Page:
A still from the music video for "God Is a Woman," a 2018 song by Ariana Grande.
Photo: Ariana Grande/VEVO

Ariana Grande Accused of Plagiarizing Artist’s Work

The pop star allegedly copied Vladimir Kush’s paintings in her music video for “God Is a Woman”

Ariana Grande has been accused of plagiarizing the work of Russian-American artist Vladimir Kush in the music video for her song “God Is a Woman.” Kush filed a complaint against the pop star and her team on January 31.

In the complaint, which the Las Vegas–based Kush filed in Nevada, the artist claims that the scene where the Grammy nominee is shown dancing inside a candle flame against a background of clouds is suspiciously similar to his paintings The Candle and The Candle 2. Kush reportedly first noticed similarities between his works and Grande’s music video after scrolling through a listicle of references in “God Is a Woman” for the entertainment blog Popsugar.

The Candle, a 1999 work by Kush that he says Grande plagiarized in her video. Photo: Vladimir Kush

“While there are many ways to depict a woman dancing in the wick of a candle—even with a heavenly background—defendants clearly copied Mr. Kush’s expression of this idea [by] using the same color palette, the same background of a cloudy sky, the same ring effect of the clouds around the flame, the same light beams radiating from the flame and the same color candle, light fading to dark,” the complaint stated.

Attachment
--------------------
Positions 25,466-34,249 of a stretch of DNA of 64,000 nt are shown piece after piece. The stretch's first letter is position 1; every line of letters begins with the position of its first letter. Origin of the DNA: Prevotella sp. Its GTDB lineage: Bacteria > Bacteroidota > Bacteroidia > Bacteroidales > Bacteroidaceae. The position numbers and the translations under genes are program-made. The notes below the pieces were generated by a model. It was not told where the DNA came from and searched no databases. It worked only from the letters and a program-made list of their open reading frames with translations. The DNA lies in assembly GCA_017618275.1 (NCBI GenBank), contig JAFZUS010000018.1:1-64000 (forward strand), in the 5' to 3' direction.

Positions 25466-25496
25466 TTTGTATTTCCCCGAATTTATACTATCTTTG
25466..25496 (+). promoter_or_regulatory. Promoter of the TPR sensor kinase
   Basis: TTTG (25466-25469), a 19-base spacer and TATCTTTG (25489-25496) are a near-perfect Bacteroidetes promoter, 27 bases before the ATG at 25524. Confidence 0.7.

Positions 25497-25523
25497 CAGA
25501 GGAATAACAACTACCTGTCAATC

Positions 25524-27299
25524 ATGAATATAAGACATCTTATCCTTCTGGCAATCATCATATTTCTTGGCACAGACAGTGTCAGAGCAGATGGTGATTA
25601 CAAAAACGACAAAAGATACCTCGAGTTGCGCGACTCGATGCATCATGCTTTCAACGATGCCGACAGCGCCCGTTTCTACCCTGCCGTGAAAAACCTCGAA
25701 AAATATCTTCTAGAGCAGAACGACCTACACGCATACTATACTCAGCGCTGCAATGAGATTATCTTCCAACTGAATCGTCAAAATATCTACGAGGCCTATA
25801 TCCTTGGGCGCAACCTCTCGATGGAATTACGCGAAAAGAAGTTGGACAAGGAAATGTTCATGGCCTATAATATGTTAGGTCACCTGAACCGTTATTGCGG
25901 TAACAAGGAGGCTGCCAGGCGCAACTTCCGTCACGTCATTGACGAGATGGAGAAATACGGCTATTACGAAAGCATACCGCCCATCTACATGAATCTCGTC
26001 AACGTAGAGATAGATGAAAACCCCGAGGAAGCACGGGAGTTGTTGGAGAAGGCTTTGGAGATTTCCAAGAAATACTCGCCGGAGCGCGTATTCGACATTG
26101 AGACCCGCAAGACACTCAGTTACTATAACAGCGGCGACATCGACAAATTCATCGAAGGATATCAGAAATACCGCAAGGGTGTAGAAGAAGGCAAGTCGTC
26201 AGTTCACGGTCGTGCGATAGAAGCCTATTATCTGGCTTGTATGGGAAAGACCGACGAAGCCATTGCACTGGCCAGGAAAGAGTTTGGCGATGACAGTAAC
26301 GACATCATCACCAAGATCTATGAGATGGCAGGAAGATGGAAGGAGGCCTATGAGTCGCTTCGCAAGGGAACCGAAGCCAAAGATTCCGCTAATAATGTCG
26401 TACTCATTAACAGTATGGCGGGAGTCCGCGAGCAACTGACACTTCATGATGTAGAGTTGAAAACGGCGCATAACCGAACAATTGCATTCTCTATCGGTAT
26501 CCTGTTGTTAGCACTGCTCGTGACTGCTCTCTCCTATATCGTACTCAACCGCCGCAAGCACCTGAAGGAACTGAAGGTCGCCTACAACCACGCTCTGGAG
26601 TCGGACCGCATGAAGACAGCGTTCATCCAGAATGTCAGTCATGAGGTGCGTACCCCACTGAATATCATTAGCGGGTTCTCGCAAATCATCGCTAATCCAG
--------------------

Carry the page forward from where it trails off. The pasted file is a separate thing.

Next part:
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The video’s director Dave Meyers is no stranger to such accusations. Last year he directed the music video for Kendrick Lamar and SZA’s “All the Stars,” which came under similar scrutiny when artist Lina Iris Viktor claimed that her artwork was used in the video without her permission. Viktor sued for copyright infringement and settled out of court for an undisclosed sum in December 2018.

Kush seeks preliminary and permanent injunctions against Grande and her collaborators, and he also wants an award of damages and profits from the music video. The complaint argues that the singer violated the Nevada Deceptive Trade Practices Statute, which carries a $10,000 penalty for each violation and may be subject to misdemeanor or felony charges depending on the case.

Grande has not yet commented on the allegations.

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